Friday, April 15, 2011

College Loans Weigh Heavier on Graduates

A very sobering report on the big jump in indebtedness by college grads.  A major factor is the huge rise in for-profit colleges, which have MUCH higher tuition than public/nonprofit alternatives:

Student loan debt outpaced credit card debt for the first time last year and is likely to top a trillion dollars this year as more students go to college and a growing share borrow money to do so.

While many economists say student debt should be seen in a more favorable light, the rising loan bills nevertheless mean that many graduates will be paying them for a longer time.

"In the coming years, a lot of people will still be paying off their student loans when it's time for their kids to go to college," said Mark Kantrowitz, the publisher of and, who has compiled the estimates of student debt, including federal and private loans.

Two-thirds of bachelor's degree recipients graduated with debt in 2008, compared with less than half in 1993. Last year, graduates who took out loans left college with an average of $24,000 in debt. Default rates are rising, especially among those who attended for-profit colleges.

The mountain of debt is likely to grow more quickly with the coming round of budget-slashing. Pell grants for low-income students are expected to be cut and tuition at public universities will probably increase as states with pinched budgets cut back on the money they give to colleges.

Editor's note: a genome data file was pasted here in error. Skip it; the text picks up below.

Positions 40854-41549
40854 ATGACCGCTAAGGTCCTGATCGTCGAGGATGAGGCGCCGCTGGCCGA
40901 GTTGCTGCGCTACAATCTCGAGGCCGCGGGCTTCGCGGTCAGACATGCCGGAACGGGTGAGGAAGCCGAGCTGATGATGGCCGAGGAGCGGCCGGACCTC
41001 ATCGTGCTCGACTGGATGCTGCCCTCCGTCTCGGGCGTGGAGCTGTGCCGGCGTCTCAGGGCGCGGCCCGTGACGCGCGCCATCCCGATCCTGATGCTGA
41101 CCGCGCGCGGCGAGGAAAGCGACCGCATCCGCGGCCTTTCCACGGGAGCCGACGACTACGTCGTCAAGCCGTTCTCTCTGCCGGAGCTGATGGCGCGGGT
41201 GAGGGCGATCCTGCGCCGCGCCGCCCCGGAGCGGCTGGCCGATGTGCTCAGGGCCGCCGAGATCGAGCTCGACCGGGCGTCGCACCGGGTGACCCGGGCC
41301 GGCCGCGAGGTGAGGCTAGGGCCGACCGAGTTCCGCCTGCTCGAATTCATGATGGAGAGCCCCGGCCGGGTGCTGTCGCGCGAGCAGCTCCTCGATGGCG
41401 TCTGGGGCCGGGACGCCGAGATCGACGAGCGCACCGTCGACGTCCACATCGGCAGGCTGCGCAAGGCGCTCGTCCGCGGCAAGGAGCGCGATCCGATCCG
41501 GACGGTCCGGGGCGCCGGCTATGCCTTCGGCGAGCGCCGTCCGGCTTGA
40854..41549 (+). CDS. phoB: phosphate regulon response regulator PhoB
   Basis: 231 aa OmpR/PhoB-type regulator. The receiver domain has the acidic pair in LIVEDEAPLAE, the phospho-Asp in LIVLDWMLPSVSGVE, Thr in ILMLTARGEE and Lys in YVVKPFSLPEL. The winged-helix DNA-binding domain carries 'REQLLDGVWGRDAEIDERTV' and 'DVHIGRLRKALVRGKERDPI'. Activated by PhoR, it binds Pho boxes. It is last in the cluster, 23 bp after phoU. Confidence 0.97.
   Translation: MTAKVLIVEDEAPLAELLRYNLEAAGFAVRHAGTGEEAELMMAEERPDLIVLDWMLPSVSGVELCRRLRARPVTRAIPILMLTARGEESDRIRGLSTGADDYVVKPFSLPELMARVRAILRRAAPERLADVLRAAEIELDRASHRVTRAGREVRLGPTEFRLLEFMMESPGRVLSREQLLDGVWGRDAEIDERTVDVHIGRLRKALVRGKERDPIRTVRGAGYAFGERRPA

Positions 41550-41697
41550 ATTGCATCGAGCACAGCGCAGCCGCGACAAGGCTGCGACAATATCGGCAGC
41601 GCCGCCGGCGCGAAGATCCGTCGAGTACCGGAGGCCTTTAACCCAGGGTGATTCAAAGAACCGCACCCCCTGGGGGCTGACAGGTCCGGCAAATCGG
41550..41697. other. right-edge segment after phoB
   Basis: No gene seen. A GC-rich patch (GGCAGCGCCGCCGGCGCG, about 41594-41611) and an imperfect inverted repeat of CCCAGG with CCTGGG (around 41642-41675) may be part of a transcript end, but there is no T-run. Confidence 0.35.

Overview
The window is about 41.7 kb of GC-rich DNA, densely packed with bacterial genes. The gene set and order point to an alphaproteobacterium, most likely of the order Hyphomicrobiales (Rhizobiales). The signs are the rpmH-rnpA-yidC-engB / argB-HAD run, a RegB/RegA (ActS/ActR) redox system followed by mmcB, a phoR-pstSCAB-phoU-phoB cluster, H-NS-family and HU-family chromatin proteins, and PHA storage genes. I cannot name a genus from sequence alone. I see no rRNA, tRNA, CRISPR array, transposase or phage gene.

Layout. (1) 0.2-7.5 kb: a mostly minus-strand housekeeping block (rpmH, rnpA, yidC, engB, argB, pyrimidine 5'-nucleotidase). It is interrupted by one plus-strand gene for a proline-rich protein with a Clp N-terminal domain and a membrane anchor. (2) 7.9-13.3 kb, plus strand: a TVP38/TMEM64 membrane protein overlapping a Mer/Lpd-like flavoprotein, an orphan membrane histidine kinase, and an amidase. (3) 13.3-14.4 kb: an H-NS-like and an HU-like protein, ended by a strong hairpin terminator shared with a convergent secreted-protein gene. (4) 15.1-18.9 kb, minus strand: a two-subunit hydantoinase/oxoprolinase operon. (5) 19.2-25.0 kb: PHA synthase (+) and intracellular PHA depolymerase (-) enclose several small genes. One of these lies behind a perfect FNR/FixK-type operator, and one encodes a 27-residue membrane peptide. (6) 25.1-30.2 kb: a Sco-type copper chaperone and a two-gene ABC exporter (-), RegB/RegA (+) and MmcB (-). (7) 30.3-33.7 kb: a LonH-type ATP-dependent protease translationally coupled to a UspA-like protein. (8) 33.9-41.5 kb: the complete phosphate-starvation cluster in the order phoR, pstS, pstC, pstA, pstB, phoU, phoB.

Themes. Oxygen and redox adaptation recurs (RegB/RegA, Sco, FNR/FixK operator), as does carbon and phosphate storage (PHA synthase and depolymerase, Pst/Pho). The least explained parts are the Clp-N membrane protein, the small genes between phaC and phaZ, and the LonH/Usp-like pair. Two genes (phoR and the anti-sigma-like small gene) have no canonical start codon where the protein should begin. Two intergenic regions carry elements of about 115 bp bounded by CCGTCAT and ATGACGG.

Some education policy experts say the mounting debt has broad implications for the current generation of students.

…And there is widespread concern about those who borrow heavily for college, then drop out, or take extra years to graduate.

Deanne Loonin, a lawyer at the National Consumer Law Center, said education debt was not good debt for the low-income borrowers she works with, most of whom are in default.

Unlike most other debt, student loans generally cannot be discharged in bankruptcy, and the government can garnish wages or take tax refunds or Social Security payments to recover the money owed.

Students who borrow to attend for-profit colleges are especially likely to default. They make up about 12 percent of those enrolled in higher education, but almost half of those defaulting on student loans. According to the Department of Education, about a quarter of students at for-profit institutions defaulted on their student loans within three years of starting to repay them.

"About two-thirds of the people I see attended for-profits; most did not complete their program; and no one I have worked with has ever gotten a job in the field they were supposedly trained for," Ms. Loonin said.

"For them, the negative mark on their credit report is the No. 1 barrier to moving ahead in their lives," she added. "It doesn't just delay their ability to buy a house, it gets in the way of their employment prospects, their finding an apartment, almost anything they try to do."


April 11, 2011

College Loans Weigh Heavier on Graduates


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